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Course Correction 

Where higher education sees trouble, a local initiative sees opportunity

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They're hunched over laptops, all hugger-mugger, in Voluto Coffee, Penn Avenue, Garfield. It' s well past closing time, but they've paid for the space, the sandwiches and the joe that keeps on coming.

There are a dozen of them, bathed in computer glow, trying to unravel the Gordian knot of web design. Ages 19-50, female and male, they' re here each Tuesday night for three months, taking Saxifrage School' s Web Development 101: Theory and Practice.

For intense instruction, plus Voluto grounds and grub, the fee is $350 — a fraction of what it would be at a traditional college.

"Over the past 40 years," says Timothy Cook, Saxifrage's founder and guiding spirit, "college has become far too expensive. In real dollars, costs have tripled since 1970." He shakes his head. "College must be made affordable. And it also must be financially sustainable without on government subsidies or constant charity. 

"This," he gestures around him, "is a start."

"Let's take 10," says design instructor Natalie Robb and her students stand and stretch. 

Robb is one of a half-dozen Saxifrage instructors, although the roster fluctuates depending on course offerings. Cook says that when seeking out faculty, he stresses real-world, hands-on experience, more than an academic credential.  

"This is the model," he adds, as the students wander about the premises, some ducking outside for a smoke. "We aim to lower the cost of education, in part by utilizing the nomadic campus." Eschewing the desire to acquire real estate, Saxifrage seeks underutilized spaces — off-hour churches and coffee shops, taverns and town halls. Voluto, for example, usually closes at 7 p.m., but tonight' s web design begins at 6:30 and runs for three hours. 

"We lower costs," Cook says, "and reconnect with the neighborhood."

Aside from web design, this semester Saxifrage is at the nearby Union Project for carpentry. On the North Side's Community Farm for urban agriculture. And so on.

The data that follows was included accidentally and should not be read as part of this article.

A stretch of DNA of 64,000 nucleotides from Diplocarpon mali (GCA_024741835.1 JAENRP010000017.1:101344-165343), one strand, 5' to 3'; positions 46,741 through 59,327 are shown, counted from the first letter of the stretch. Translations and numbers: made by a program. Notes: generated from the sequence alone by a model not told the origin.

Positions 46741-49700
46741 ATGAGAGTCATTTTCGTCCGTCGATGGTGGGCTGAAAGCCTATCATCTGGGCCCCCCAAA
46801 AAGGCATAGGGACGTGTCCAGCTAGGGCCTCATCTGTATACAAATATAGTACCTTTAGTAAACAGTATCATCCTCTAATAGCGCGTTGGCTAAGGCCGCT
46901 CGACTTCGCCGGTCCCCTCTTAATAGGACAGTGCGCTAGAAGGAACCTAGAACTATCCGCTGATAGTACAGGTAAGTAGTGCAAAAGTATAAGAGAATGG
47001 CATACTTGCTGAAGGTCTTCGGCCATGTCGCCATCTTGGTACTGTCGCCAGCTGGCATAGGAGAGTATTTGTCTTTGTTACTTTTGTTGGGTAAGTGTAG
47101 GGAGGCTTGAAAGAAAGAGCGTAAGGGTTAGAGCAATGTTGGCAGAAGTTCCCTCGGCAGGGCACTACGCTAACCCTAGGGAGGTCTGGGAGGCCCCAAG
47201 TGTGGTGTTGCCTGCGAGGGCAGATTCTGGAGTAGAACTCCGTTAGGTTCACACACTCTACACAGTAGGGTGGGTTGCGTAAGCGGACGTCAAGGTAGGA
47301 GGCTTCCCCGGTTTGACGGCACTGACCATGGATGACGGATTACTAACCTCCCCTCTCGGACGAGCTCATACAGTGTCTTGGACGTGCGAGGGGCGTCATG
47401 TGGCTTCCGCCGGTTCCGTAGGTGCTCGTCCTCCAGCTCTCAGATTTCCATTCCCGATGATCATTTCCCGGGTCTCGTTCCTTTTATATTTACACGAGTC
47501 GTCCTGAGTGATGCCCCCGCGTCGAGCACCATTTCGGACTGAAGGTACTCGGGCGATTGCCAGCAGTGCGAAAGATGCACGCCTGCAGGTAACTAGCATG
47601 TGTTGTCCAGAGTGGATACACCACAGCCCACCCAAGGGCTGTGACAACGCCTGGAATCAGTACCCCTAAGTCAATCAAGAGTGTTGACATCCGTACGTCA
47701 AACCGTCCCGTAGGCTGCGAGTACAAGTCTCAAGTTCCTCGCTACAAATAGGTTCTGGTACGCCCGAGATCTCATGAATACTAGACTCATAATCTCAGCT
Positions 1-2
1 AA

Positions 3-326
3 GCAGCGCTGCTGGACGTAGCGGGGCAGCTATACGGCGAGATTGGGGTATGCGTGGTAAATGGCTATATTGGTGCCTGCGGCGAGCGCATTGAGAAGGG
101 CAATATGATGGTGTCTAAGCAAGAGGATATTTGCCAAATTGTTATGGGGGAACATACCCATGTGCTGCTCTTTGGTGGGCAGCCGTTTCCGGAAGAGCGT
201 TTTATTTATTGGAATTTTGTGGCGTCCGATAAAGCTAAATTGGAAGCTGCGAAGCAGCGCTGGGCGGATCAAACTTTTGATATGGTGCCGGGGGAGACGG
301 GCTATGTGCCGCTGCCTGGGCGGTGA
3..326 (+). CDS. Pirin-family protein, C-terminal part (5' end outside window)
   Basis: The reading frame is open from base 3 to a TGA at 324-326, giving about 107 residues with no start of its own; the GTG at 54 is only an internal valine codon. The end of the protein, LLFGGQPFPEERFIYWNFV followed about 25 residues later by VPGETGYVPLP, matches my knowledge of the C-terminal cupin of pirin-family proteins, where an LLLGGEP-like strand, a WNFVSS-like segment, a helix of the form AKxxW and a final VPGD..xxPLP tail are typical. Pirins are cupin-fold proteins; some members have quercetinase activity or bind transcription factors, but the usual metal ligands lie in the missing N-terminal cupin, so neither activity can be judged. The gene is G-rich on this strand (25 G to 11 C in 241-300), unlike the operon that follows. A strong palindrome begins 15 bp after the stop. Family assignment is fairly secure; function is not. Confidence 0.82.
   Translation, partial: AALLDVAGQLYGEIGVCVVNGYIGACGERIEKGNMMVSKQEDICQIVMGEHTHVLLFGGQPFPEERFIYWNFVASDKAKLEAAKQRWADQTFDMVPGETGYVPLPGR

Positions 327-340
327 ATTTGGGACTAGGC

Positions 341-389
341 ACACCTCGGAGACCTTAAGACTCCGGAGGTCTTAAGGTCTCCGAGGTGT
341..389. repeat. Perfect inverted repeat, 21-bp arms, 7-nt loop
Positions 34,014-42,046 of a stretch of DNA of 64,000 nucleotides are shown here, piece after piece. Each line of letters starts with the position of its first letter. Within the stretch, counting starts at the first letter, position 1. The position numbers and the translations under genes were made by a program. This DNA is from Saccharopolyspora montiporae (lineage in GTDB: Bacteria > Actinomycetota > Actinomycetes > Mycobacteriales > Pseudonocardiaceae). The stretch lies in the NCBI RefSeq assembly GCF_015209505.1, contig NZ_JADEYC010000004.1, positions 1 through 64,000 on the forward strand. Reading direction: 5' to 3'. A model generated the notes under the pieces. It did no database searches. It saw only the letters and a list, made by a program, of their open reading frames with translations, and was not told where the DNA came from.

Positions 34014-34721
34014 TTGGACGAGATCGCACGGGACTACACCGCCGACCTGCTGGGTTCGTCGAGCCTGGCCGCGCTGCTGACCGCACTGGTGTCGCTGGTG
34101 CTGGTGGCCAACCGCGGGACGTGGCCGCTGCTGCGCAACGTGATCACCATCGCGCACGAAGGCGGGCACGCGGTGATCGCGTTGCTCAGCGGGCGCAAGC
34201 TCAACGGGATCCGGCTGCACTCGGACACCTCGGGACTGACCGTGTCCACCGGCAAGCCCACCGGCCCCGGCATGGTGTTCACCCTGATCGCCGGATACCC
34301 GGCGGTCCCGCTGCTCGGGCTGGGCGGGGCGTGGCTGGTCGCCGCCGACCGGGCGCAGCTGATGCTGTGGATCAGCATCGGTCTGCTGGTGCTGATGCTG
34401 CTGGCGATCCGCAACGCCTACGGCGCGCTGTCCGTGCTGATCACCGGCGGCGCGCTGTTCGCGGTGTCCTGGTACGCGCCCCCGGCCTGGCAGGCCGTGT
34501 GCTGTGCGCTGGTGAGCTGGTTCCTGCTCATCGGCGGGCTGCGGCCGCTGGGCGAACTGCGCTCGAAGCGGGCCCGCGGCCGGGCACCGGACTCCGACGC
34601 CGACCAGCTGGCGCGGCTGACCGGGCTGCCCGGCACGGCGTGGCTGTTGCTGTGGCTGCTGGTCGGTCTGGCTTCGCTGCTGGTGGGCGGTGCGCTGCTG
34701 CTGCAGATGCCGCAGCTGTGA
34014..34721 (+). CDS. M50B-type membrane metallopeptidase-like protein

If it sounds very hands-on, that' s deliberate. "For too long," Cook says, "education disconnected theory and practice. When I graduated W&J six years ago I could read a lot of poetry. I could write a good essay on Transcendentalism. But I couldn' t build anything."

He found virtually everyone he knew in the same situation. "Despite a great expense of time and money," Cook says, "many students were graduating from college with generic degrees that did not prepare them to find work. But for their substantial investment to be worthwhile, students must graduate with hard skills and employable credentials."

Cook is hardly alone with this concern. With college enrollments down, due in no small part to higher prices and less tangible return on investment, many academicians have begun to question not merely the worth of a college degree — but also the role of college itself. With the rise of online learning, and the real inability of many programs to find students in troubled economic times, an idea like Saxifrage might take hold. It' s no coincidence that the program is named after a plant that grows in difficult climates, and whose name in Latin means "stone-breaker." 

Setting out to remedy his own situation, Cook signed on as exhibit builder at the Children' s Museum. Working, planning, thinking, he reasoned that with college prices — and student debt — skyrocketing, others would share his interest in low-cost practical coursework. To date, web design, carpentry and farming — all personal interests — have fueled Saxifrage' s growing enrollment. "I began by asking hard questions," Cook recalls, "and coming up with real solutions."

The students straggle back, settling in before their flat screens with Voluto cups in hand.

"They come because they want to learn things," Cook says. "There' s intense interest."

On the business side of the ledger, he' s looking for more partners, more opportunities. "There are 62 churches within a mile of where we are," Cook says, "most of which are empty during the week. Every nonprofit organization has a large meeting or conference space they rarely use. And most of the 20-odd bars are closed until 5 p.m. We could turn a liability — underutilized space — into an asset for our students. And Saxifrage has no plans to operate any student services that should otherwise be provided by local businesses. Instead of a cafeteria and a coffee shop, we will direct students to local eateries and groceries. It's a win-win."

Or it will be if Cook takes his model to his end-game: a full-scale, accredited college program with 50 teachers and 500 students — students who will become job-wielding graduates unburdened by debt.

"We' re starting to work on a sustainable revenue stream," Cook says. "We have all these big ideas."

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